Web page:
the Congress but who said they were voting for the SP this time to
make sure the BSP would go out.
Ironically, the SP has its own Sarvajan moment right now: Akhilesh
Singh is praising UP voters for rising above caste, by which he means
that upper castes have voted for the SP in large numbers for the first
Mayawati, however, must not be shattered right now. Had she not done
what she did, she would have lost the Dalit votebank -- that would
have been the end of her political career.
As someone told me during the elections, the BSP was not fighting this
election for power. It was fighting this election to save its core.
After her 2007 victory, Mayawati had once said that UP should now be
treated like Tamil Nadu, where two regional parties compete for power,
and there is no role for the national parties. (It must be pointed
that the BSP is technically a national party in the Election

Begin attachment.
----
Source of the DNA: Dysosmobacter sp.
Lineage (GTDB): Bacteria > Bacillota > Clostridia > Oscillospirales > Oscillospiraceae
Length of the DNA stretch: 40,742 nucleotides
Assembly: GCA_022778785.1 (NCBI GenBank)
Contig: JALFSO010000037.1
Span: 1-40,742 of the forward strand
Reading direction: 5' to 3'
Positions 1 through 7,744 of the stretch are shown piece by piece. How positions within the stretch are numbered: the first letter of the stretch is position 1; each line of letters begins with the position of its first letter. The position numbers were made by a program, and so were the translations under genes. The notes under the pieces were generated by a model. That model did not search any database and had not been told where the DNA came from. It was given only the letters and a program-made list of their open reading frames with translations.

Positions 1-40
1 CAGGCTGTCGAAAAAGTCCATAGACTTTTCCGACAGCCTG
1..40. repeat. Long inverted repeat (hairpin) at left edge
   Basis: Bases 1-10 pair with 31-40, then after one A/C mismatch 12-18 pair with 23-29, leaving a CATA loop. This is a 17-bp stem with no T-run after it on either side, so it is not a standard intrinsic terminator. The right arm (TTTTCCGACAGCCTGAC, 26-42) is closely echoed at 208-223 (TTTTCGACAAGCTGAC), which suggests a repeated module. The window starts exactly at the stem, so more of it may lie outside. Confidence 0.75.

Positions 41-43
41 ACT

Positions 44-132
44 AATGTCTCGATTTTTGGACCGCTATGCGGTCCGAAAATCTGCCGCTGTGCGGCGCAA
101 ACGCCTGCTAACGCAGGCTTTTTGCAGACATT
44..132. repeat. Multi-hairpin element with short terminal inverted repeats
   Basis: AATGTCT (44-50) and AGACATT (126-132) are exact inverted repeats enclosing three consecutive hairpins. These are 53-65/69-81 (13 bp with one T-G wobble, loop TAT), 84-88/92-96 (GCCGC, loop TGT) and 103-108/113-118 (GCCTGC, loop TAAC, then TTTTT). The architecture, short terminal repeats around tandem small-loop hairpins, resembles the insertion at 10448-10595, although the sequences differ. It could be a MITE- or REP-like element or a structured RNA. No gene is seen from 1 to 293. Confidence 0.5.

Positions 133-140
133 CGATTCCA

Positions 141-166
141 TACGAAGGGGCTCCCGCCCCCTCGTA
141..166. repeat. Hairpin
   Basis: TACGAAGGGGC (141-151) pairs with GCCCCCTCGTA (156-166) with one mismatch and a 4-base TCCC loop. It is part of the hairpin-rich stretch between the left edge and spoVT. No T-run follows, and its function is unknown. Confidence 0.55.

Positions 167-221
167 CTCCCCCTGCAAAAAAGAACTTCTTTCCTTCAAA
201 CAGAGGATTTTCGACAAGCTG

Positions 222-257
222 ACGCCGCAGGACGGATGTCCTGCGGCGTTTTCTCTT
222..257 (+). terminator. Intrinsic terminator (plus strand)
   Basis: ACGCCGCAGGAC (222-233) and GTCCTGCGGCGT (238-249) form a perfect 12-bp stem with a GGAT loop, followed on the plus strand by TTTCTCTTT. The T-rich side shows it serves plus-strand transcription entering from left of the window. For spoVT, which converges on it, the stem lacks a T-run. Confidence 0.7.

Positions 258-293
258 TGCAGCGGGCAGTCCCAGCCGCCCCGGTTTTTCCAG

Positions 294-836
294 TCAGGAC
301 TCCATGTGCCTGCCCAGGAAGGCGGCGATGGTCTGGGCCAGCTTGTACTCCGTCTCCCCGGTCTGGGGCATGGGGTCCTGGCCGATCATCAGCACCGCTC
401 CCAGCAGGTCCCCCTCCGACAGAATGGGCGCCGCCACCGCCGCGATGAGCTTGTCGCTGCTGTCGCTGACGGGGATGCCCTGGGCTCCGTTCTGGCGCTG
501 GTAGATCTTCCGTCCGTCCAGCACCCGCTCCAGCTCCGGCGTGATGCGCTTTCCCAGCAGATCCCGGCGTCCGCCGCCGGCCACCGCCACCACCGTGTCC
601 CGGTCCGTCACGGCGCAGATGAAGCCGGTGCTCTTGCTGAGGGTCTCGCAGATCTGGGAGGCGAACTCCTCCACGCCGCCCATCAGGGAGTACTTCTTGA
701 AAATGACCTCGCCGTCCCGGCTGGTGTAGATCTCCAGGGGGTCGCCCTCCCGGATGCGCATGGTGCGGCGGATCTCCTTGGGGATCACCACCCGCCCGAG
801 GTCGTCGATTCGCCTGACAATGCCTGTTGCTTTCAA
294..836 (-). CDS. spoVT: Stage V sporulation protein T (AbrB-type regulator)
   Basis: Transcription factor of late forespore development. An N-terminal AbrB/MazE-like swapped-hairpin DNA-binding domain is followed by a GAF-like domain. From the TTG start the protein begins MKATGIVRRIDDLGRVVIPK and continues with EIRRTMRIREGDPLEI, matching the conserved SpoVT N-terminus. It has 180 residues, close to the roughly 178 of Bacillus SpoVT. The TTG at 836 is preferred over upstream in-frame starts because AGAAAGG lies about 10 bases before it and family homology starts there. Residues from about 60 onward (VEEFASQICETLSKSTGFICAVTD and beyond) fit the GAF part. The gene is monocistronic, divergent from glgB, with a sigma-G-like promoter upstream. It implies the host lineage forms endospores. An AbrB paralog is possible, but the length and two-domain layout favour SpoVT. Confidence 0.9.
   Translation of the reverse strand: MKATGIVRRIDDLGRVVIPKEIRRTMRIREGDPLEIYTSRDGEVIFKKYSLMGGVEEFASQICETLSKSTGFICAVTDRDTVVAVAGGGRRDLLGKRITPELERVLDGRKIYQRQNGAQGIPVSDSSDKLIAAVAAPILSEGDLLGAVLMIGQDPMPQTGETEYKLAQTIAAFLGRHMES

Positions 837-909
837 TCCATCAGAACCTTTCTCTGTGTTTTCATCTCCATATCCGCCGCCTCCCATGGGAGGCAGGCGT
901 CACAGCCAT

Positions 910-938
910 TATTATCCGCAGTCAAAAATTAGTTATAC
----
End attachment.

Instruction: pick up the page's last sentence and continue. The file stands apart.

Mayawati must today be happy that the rising threat of the Congress
has subsided for now. A victory for Mulayam bothers her less than 100
seats for the Congress would have. The SP is the ideological and caste
opposite of the BSP. The SP and BSP define each other, and don't leave
room for the BJP and the Congress. Which is why workers of the BJP and
the Congress alike complain about the evil of caste politics.
Mayawati's defeat is the BSP's victory.
It's a victory of democracy that the BSP's voters were able to make
the BSP deliver to them what they deserved for their loyalty, and what
they do not get in governments led by other parties.
The question now is, what will the Dalit voter have to face under an
SP government? Will there be a backlash at the village level? Will the
Lucknow media and the Congress party remain equally concerned about
violence against Dalits as they were under Mayawati rule?
Shivam Vij is a journalist based in Delhi. He is a fellow with the
Pulitzer Centre for Crisis Reporting, Washington DC.